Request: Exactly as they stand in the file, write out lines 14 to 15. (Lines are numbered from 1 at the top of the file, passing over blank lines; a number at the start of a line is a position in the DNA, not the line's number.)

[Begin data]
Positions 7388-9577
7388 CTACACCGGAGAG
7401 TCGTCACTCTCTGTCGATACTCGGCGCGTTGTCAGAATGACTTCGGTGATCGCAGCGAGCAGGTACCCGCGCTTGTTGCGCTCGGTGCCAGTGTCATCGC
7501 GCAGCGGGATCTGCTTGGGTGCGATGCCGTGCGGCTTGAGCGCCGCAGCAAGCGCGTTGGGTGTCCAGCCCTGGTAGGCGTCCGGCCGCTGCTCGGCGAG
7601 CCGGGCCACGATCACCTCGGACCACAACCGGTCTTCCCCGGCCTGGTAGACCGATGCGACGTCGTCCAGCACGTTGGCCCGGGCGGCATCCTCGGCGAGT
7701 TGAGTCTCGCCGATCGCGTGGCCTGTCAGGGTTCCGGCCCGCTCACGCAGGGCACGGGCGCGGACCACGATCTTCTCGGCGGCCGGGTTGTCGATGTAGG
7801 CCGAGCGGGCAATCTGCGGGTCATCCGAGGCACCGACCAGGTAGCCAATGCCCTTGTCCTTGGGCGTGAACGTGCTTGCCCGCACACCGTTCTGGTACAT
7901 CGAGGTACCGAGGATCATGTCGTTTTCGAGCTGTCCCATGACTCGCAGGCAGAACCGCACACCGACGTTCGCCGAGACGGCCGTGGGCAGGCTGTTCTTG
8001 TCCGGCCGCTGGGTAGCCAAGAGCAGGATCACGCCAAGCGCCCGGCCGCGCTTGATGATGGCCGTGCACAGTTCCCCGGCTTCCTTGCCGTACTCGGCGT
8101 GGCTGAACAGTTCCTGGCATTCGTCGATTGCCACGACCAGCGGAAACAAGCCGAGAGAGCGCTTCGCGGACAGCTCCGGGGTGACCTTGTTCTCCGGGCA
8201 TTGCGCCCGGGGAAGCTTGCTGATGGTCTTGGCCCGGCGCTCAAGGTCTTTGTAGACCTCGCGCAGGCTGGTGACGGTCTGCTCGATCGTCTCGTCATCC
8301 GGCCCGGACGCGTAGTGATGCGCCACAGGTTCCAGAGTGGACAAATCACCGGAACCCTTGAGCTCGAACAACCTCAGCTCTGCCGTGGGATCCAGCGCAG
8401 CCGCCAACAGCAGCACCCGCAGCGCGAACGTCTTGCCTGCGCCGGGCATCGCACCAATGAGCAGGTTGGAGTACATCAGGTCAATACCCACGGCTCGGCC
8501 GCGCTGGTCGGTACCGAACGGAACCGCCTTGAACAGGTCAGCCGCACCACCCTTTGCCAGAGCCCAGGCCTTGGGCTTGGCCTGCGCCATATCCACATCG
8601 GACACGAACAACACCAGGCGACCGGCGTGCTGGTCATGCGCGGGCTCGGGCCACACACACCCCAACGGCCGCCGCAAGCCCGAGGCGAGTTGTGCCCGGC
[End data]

8501 GCGCTGGTCGGTACCGAACGGAACCGCCTTGAACAGGTCAGCCGCACCACCCTTTGCCAGAGCCCAGGCCTTGGGCTTGGCCTGCGCCATATCCACATCG
8601 GACACGAACAACACCAGGCGACCGGCGTGCTGGTCATGCGCGGGCTCGGGCCACACACACCCCAACGGCCGCCGCAAGCCCGAGGCGAGTTGTGCCCGGC